The Buckeyes (3-1) have won three straight since
a disappointing 59-57 home loss to Notre Dame in
the Preseason NIT on November 16.
George Reese had 12 of his 16 points in the first
half to pace Ohio State to a 54-24 halftime bulge and
it cruised the rest of the way, holding its fourth
straight opponent below 60 points.
Michael Redd collected 17 points and backcourt
mate Scoonie Penn added nine and a career-high 12
assists for the Buckeyes, who have outscored their
last three opponents by an average of 35.6 points.
Sophomores Brian Brown and Will Dudley scored
career-highs with 14 and 13 points, respectively, for
Ohio State, which posted its largest win since 1991.
No. 24 Gonzaga 59, No. 11 UCLA 43
The little school that shocked the NCAA
Tournament with its run to the final eight last season
pulled off another big surprise Saturday.
Reserve Ryan Floyd scored a caree~r-high 17
points, including five 3-pointers, and No. 24
Gonzaga held No. I 1 UCLA to its lowest point total
ever at Pauley Pavilion in a 59-43 victory.
The Bruins' previous low was 44 against
Southern California on March 8, 1969 -their first-
ever defeat at Pauley Pavilion, which opened in
1965. The loss matched UCLA's worst in a home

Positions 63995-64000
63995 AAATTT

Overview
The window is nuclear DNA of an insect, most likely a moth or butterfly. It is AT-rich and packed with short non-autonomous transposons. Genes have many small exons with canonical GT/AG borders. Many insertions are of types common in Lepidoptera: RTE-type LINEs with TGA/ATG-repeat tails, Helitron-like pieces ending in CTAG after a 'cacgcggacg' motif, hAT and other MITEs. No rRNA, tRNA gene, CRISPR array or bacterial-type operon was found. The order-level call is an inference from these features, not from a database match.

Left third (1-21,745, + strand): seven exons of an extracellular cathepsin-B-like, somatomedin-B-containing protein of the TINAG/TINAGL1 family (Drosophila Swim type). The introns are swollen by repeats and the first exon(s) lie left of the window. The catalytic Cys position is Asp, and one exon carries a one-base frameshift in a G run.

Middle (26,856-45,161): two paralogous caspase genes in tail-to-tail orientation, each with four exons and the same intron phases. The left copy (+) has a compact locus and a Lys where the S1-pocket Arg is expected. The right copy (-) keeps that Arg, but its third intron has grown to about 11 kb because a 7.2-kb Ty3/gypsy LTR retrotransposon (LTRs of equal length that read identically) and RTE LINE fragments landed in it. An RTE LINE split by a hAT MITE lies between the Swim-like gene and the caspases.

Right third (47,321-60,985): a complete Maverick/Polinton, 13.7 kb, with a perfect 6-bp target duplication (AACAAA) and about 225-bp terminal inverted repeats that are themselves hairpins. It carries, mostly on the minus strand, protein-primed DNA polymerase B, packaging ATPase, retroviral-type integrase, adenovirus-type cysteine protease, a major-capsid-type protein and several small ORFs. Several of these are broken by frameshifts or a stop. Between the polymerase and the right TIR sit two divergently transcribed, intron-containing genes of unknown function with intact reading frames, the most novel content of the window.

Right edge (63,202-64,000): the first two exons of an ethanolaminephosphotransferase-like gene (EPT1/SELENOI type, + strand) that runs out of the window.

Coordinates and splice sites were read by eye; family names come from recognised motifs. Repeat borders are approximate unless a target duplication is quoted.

non-conference game, having lost by 16 points
against DePaul in the 1983-84 season.
UCLA (3-1) shot 26 percent for the game - a
school-record low in Pauley - and had 16

Once again e
Michigan found *
itself in foul trou-
ble against Duke.
The Wolverines,
and their often
over-agressive s
defense commit-
ted 26 personal
fouls, and Leon.
Jones (right, with"
the ball) and Josh ~
Asselin fouled out
In the game's
waning seconds.
Jones nonethe-
less finished the
game with 11
points, fourt
assists and four
Maize IRge becoming a
viable forUe-1 for Mchia

Duke (104)
Carrawel 31 2-14 2-4 2-8 3 3 7
Battier 39 8-13 6.6 1.6 0 3 2
Boozer 32 8-11 9-11 3-10 2 4 25
James 36 8-11 0-2 5-6 3 3 18
Williams 29 6-12 4.6 1-5 8 4 17
Horvath 7 1-2 2-2 1-1 0 0 4
Buckner 1 0-0 0-0 .0-0 0 t 0
Sanders 1 0-0 "00-0 01 0
Dunleavy 24 4-9 3-3 3-7 1 2 11
Totals 200 37-72 26-34 16-44 17 212104
FG%: .S14 FT%4: .765 3-point FGQ 4-14,.286 (tames, 2-3
Carrawell 1-2, sbileams-2, Battier, 0-3 Duileavy 0-3
Horvath, 0-1). Blocks: 7 (Boozer 3, Battier 2, Horvath 1,
Dunleavy 1) Steals: 6 (Williams 3, Battier 2. Boozer 1).
Turnovers 14 (Williams 4, Boozer 3, James 3, Dureavy
3, Carawelu). Technical Fouls: none.
Jones 31 4-10 2-3 1-2 4 5 11
Blanchard 30 6-10 3-3 4-9 4 3 17
Asselin 22 2-3 0-0 1-4 0 5 4
Crawford 38 11-24 3-3 0-2 6 1 27
Gaines 40 6-19 8-12 0-5 6 4. 23
Groninger 8 0-4 00 0-0 0 2 0
Young 10 2-2 2-2 2-3 0 2 6
Anderson 5 0-0 0-0 0-0 0 1 0
Vignier 16 4-5 1-2 4-6 0 3 9,
Totals 200 35-77 19-25 1636 20 26 97
FG%: ASS FrW.760 3-pont FG: 8-25, .320 (Gaines
3-6, Blanchard 2-2, Crawford 2-9 Jones 14, Groninger
0.4). Blockcs: 3 (Crawford,2, Asselin). Steals: 8 (Jones 4,
Crawford, Gaines, Groninger, Vgnier). Tumovers 10
(Jones 2, Vignier 2, Blaridhard, Crawford, Gaines,
Groninger, Young, Anderson). Technical Fouls: none.
Duke... ............... 48 56- 104
Michigan ....._..._.......42 55- 97
At: Crisier Arena

Arizona wrecks Spartans

TUCSON, Ariz. (AP) - Arizona's Loren
Woods was late for second-ranked Wildcats' game
with No. 4 Michigan State because of a minor car